My January / February CA Magazine article is out; entitled “Stranger than Science Fiction,” it examines a major theme that has been part of many of my keynotes throughout 2009: what happens to your industry when the pace of innovation is no longer set within the industry itself, but rather, is set by the blistering rate of change as set by Silicon Valley?
Stranger than Science Fiction
by Jim Carroll, CAMagazine
Is your industry in the midst of a transition at Silicon Valley speed? If it isn’t, it could be very soon, because I’m seeing it happen wherever I go. Take the global credit card industry. For a long time, the pace of innovation has been relatively slow and deliberate; aside from the chip found in your new credit card, it’s still been about the same old piece of plastic.
All that is about to change, because as I observed at a recent global financial conference, it is quite likely that our cellphones, BlackBerrys and iPhones will become the credit card of the not-too distant future. When you enter a store, you’ll punch a code into your iPhone to confirm the transaction, and you’ll get an instant receipt. As this transition occurs, the financial payment industry will find it has suddenly lost control of its innovation agenda. Rather than having the future figured out in boardrooms of bank towers, control will have been wrested away by someone in Silicon Valley who innovates at hyper-speed.
The trend is happening everywhere I look, even in the world of sports. I spoke to 4,000 professionals at the National Recreation and Parks Association’s annual conference in Salt Lake City. I challenged the audience – most of them responsible for civic or state recreational activities and park infrastructure – to think about the baseball bat of 2015 or 2020. From my vantage point, it’s going to look the same, but it’s likely to have a variety of sensors built into it that will provide players with instant feedback regarding the strength and accuracy of their swing; the same sensors will trigger their nearby cellphone to automatically capture a video of their time at the plate.
Retail will change at the same fast and furious pace. I’ll walk into a store, and behind the scenes, the store will recognize me through an interaction with my mobile device. That will cause a plasma TV in the corner to start displaying a customized advertisement for me based on prior shopping history, at the same time I’m zapped a coupon for a 20% discount for a few items over on aisle 12.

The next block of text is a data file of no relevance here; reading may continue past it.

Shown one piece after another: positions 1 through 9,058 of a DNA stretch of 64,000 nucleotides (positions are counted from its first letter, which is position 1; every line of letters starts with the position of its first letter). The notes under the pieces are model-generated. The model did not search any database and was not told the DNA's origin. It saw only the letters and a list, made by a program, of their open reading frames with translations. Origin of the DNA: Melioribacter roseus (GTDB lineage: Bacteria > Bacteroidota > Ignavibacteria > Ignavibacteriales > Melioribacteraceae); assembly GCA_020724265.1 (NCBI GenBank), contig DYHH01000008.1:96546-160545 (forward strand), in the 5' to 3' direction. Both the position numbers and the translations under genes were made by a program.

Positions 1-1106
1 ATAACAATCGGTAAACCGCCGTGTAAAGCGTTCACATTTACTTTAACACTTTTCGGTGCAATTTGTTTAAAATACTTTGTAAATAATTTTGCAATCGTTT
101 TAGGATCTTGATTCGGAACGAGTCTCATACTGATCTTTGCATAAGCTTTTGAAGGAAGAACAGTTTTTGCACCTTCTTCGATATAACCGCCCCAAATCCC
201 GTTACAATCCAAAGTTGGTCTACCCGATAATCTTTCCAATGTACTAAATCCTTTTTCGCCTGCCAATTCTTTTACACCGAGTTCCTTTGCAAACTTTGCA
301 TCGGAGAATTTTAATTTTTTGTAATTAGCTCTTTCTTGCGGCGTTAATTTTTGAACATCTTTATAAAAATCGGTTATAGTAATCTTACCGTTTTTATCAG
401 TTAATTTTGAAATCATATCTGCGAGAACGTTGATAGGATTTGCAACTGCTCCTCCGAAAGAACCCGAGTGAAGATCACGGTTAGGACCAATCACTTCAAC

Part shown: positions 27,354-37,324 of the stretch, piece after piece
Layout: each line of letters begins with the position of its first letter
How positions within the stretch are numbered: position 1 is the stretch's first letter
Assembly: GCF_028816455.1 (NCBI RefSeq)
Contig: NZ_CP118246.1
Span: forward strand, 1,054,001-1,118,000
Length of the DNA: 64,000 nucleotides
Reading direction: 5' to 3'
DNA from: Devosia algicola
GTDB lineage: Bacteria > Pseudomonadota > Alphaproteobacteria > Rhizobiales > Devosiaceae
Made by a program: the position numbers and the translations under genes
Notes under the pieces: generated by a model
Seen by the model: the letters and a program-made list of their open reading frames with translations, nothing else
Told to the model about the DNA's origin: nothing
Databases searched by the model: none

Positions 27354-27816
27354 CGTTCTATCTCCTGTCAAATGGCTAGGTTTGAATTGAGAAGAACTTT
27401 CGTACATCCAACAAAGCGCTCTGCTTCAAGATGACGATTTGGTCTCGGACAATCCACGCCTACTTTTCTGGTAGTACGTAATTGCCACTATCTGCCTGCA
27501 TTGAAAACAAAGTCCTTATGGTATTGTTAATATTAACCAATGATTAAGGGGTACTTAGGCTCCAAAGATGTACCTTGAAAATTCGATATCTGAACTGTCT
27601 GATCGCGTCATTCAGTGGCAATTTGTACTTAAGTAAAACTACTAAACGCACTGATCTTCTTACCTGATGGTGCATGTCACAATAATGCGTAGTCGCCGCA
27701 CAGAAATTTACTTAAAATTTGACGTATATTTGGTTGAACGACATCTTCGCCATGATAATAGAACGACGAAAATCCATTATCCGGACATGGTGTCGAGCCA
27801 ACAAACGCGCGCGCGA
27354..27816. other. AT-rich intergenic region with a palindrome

Farfetched? I don’t think so. Creepy? To us maybe, but perhaps not to the next generation. When we think of the strangeness of the future and our likely negative reaction to some of what might come next, we have to remember this: it’s not bad, it’s just different.
The key point is that entire industries will be swept along at a raging rate of innovation. All of a sudden, those people who have managed in-store design, layout and promotions will find their old skills don’t transfer as easily to this strange new world as the digital denizens reshape the customer experience.
Even the slow, staid senior citizen housing industry is being impacted. Five to 10 years out, we’ll have a lot of baby boomers living out their golden years in regular homes as opposed to retirement homes (simply because society won’t be able to afford it). Medical professionals will manage their care from afar using a vast array of bio-0connectivity medical devices; sensors embedded throughout the home will detect if their behaviour patterns are out of the norm and will trigger an alert. Science fiction? Research into this type of sensor-application is well underway at the University of Missouri.
Here’s a good way to think about innovating at Silicon Valley speed: in my home office, I have an MP3 player from somewhere around 1999. It can hold about three or four songs. It seemed cool at the time. Today, it’s positively a joke compared with the modern iPhone.
Could the fundamentals of your industry as quickly become something like a joke?
Think about this article, and then ask yourself:
- what are the big transformations that are going to occur in my industry as Silicon Valley Velocity takes over?
- where will there be business disruption as result?
- how can I be a disruptor, and establish opportunity?
- how will my target customers change – how can I reach new customers — how can I build new customer revenue that hasn’t existed before?
Think of many more questions like that, and you’ve found countless opportunities for innovation: